The last verse of On Raglan Road betrays some of the bitterness Kavanagh felt at Hilda's defection. Here he portrays himself as a superior being who has made the mistake of loving an inferior. He is an angel who has stooped to woo an unworthy "creature made of clay" and, as a result, almost lost his wings. His letters show the same bitterness. Hilda was out to get a good catch, he implies, using her dark hair as "a snare". He remarks that she has now put her hair up, a sign that "the hunt" is over for her.
In 1948 Kavanagh presented On Raglan Road to Claire McAllister, a young American poet who was visiting Dublin, and managed to persuade her that she was its heroine. Both of them seem to have overlooked the inconvenient fact that, whereas the poem's heroine is dark-haired, Claire's most distinctive feature was her long mane of auburn hair which led to her being nicknamed 'Marmalade'. He was even less successful with Claire than he had been with Hilda.
Kavanagh thought that On Raglan Road had the makings of a hit song, and was in the habit of giving it to friends with good singing voices, such as Therese Cronin, to perform. However, it languished unpublished until his Collected Poems of 1964. It had been too late for his second collection, A Soul for Sale, sent to the publisher in May 1945, and the collection in which it was included in 1955 was rejected.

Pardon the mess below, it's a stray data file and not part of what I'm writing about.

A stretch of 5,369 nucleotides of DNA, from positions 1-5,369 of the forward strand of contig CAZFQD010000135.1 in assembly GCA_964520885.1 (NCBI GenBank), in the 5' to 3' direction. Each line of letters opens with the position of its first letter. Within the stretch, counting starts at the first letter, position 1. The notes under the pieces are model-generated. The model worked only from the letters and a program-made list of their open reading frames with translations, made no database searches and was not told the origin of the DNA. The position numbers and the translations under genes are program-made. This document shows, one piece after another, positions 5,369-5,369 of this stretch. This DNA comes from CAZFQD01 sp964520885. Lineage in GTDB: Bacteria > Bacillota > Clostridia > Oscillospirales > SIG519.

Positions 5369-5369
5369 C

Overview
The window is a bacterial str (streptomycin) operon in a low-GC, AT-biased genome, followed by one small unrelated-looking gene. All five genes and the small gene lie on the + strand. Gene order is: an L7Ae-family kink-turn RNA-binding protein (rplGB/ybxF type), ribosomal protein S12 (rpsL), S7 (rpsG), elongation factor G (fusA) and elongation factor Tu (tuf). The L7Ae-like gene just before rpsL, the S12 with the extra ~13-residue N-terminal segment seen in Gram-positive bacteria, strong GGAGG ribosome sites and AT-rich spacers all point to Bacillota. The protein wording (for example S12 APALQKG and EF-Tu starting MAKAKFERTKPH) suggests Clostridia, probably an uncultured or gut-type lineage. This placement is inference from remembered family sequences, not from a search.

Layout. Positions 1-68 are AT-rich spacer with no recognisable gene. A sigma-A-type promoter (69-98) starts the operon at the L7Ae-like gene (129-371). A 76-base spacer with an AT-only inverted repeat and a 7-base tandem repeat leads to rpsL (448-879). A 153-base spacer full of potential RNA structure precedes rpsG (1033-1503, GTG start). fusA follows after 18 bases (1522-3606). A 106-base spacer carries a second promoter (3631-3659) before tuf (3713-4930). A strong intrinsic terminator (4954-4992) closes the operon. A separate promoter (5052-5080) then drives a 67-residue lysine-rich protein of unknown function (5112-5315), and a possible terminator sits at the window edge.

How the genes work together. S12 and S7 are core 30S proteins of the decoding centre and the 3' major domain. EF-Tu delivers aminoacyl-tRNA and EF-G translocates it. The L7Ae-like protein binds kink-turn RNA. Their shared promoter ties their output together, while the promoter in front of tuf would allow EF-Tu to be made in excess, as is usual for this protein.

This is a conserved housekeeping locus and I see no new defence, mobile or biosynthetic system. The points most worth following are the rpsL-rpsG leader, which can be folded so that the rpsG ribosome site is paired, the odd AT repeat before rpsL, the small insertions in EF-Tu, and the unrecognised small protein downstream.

In Collected Poems (1964) it was printed as a song lyric with the title followed by the tune: On Raglan Road (Air: The Dawning of the Day). Shortly afterwards, Kavanagh approached Luke Kelly of the Dubliners in the Bailey pub and made him a present of the song. At long last On Raglan Road had found the singer it deserved.
Perhaps the love affair between Kavanagh and Moriarty was not altogether one-sided. When he died in November 1967 she sent a wreath of red roses in the form of an H.
'On Raglan Road' is available in Patrick Kavanagh's 'Selected Poems' (Penguin).
Antoinette Quinn is the author of 'Patrick Kavanagh, A Biography' (Gill and Macmillan, Dublin, ?12.99) and editor of 'A Poet's Country, Patrick Kavanagh's Selected Prose' (Lilliput, Dublin) and of the new centenary edition of Kavanagh's 'Collected Poems' (due from Penguin, London in September)
One hundred years of poetry
* This year is the centenary of Patrick Kavanagh's birth. An annual Raglan Road Festival is being inaugurated in Inniskeen from Friday, July 30 to Sunday, August 1. Highlights include gigs by Brian Kennedy, George Murphy and The Saw Doctors, the launch of a new poetry collection by John Montague, a writer's workshop by Christine Dwyer Hickey, a talk by Tom McIntyre, and Tom and John McArdle's popular show on Kavanagh's life and work.
Tickets are available from all Ticketmaster agents or pay at the door. Details are available on the website of the Patrick Kavanagh Centre, Inniskeen, www.patrickkavanaghcountry.com. A full and varied centenary programme is planned for October and November in Inniskeen, Dublin and countrywide. Information will be published on this website soon.